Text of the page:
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Guano collectors sound alarm over bat poaching

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Tourists watch bats from Phnom Sampov in Battambang in 2019. Hong Menea

Guano collectors sound alarm over bat poaching

The amount of guano (bat excrement) collected from caves at Phnom Sam Pov Mountain in Battambang province’s Banan district has decreased by 40 to 50 per cent this rainy season, prompting concerns among the locals that bedbugs and poaching may be endangering the bat colonies there.

Phnom Sampov bat cave community chief Dam Chhang told The Post on September 15 that wet weather has also hindered their efforts to collect bat dropping. He said his team could not collect them from the cave floor easily now due to the slippery condition of the rocks and other dangers amid heavy rains.

“Not only do we have to deal with the stench from the guano, but the paths down to the bat caves are dark and covered with mossy rocks that are slippery due to moisture. So our team couldn’t collect as much guano as before because it’s too risky,” he said.

Chhang said his team usually collects guano twice a month on a regular schedule. Past trips yielded hauls of 2.5 to four tonnes each time, but now they were only able to collect only 1.5 to two tonnes on an average visit.

Community member Roeut Savon told The Post that more than two million bats died in June from bedbug bites and from being trapped in nets laid by poachers catching them for food.

“It filled me with regret to see 40 bats for sale in the tourist areas of Ek Phnom and Sangke districts for 7,000 riel [$1.70] each, but then I was at a total loss for words when I heard the vendor claim that in one night of hunting with nets they could catch 1,200 to 1,600 bats,” he said.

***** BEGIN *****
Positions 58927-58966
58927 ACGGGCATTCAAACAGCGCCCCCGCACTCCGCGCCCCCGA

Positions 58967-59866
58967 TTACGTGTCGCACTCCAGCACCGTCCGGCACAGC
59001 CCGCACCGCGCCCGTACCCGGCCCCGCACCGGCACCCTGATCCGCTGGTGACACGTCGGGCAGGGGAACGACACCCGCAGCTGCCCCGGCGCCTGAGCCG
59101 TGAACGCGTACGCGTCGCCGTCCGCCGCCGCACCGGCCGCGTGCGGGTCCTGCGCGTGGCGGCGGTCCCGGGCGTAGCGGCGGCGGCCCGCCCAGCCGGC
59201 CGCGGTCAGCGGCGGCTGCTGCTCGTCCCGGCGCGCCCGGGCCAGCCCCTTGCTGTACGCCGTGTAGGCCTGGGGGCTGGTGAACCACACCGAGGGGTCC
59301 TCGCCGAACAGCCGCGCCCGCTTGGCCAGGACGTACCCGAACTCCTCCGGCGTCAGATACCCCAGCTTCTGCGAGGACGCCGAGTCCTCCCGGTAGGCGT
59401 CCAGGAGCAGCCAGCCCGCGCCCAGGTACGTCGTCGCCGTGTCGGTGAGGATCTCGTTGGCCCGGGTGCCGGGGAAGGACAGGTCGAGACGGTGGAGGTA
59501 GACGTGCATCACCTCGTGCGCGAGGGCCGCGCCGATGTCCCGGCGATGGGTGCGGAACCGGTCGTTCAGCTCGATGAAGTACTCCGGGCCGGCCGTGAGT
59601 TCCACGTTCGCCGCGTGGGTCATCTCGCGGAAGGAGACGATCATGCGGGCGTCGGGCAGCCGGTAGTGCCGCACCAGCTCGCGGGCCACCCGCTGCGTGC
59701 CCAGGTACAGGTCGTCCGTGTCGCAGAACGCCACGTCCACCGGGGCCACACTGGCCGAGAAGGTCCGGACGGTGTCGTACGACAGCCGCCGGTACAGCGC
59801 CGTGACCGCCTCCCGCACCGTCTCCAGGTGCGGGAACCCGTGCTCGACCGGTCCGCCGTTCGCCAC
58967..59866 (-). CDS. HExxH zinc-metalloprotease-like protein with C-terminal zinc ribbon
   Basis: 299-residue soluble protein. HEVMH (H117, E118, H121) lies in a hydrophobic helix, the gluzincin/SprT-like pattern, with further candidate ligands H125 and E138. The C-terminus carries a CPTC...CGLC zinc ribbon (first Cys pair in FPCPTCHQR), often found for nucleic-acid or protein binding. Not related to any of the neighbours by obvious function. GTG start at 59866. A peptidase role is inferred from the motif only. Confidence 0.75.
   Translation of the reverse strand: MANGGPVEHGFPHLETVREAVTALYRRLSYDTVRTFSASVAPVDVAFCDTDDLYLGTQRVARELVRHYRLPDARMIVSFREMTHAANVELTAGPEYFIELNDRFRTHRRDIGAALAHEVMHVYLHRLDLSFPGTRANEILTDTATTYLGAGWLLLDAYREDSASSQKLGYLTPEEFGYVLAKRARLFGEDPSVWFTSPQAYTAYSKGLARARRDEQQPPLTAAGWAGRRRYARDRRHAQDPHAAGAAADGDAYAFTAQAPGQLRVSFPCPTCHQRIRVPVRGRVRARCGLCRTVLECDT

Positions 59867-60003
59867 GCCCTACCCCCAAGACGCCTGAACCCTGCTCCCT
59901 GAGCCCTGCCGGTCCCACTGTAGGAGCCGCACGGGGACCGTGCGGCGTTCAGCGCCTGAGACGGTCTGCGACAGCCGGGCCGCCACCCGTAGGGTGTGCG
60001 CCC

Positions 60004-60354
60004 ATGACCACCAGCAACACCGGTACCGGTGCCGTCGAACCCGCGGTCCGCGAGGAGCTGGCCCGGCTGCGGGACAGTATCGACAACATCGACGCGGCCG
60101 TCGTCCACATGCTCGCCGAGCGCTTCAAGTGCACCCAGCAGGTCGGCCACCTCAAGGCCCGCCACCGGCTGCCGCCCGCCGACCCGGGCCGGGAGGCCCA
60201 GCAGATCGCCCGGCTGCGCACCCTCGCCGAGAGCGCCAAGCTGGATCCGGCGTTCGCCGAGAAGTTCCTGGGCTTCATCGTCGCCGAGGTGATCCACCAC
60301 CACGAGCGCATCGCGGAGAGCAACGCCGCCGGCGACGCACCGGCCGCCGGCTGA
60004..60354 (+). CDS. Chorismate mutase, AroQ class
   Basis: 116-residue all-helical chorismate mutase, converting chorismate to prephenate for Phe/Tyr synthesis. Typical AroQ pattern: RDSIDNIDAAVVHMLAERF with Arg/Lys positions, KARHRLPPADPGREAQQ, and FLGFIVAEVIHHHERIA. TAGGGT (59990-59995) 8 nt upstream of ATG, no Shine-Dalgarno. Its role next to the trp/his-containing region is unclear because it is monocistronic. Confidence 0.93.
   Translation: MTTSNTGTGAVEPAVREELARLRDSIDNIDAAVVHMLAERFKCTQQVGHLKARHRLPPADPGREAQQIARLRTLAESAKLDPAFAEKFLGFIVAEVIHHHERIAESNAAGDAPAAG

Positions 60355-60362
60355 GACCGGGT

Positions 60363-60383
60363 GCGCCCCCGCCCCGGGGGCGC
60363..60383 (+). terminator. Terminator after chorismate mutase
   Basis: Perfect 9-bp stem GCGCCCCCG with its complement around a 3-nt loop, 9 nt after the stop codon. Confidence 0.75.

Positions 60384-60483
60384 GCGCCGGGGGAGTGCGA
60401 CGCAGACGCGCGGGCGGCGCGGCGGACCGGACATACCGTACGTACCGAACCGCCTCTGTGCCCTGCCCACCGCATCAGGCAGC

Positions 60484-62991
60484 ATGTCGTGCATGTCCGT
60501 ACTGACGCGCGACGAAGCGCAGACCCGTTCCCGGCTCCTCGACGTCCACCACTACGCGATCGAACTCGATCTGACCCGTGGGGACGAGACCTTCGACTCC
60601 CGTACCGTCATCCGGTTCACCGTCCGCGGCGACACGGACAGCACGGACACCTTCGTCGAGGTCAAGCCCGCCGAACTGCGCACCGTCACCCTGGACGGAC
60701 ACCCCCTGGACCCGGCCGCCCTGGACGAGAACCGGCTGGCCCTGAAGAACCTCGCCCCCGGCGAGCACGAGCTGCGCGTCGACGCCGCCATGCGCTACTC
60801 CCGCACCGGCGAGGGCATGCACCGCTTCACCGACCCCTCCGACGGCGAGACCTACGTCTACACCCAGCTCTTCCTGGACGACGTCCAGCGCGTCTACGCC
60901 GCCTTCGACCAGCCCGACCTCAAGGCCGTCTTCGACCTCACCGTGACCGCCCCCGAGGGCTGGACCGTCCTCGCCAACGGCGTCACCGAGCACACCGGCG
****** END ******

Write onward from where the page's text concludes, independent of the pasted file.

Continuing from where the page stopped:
Savon added that after intervention by the local authorities and environmental officials, the bat-poaching activity using nets had quieted down somewhat.

He said that after getting advice from experts, his community team bought insecticide and sprayed it on the bedbugs in the Phnom Sampov caves that currently shelter an estimated population of 10 million bats.

The Phnom Romsay Sak community that works to conserve the bat caves at Phnom Chak Angkam has also temporarily suspended its collection of guano from the cave floors because of dangerous conditions due to heavy rains, according to community head Lon Kim Loeun.

Kim Loeun expressed similar concerns about the possibility that large numbers of bats are being poached with nets by people from outside his community.

He said the guano they normally collected was used as fertiliser by farmers and that it sold for 25,000-30,000 riel per 17kg bag.

According to Kim Loeun, the income from selling the guano is shared between the authorities who help them protect the bats and their habitat and the community members who do the actual collecting, with some money set aside to donate to poor families in the community as needed.


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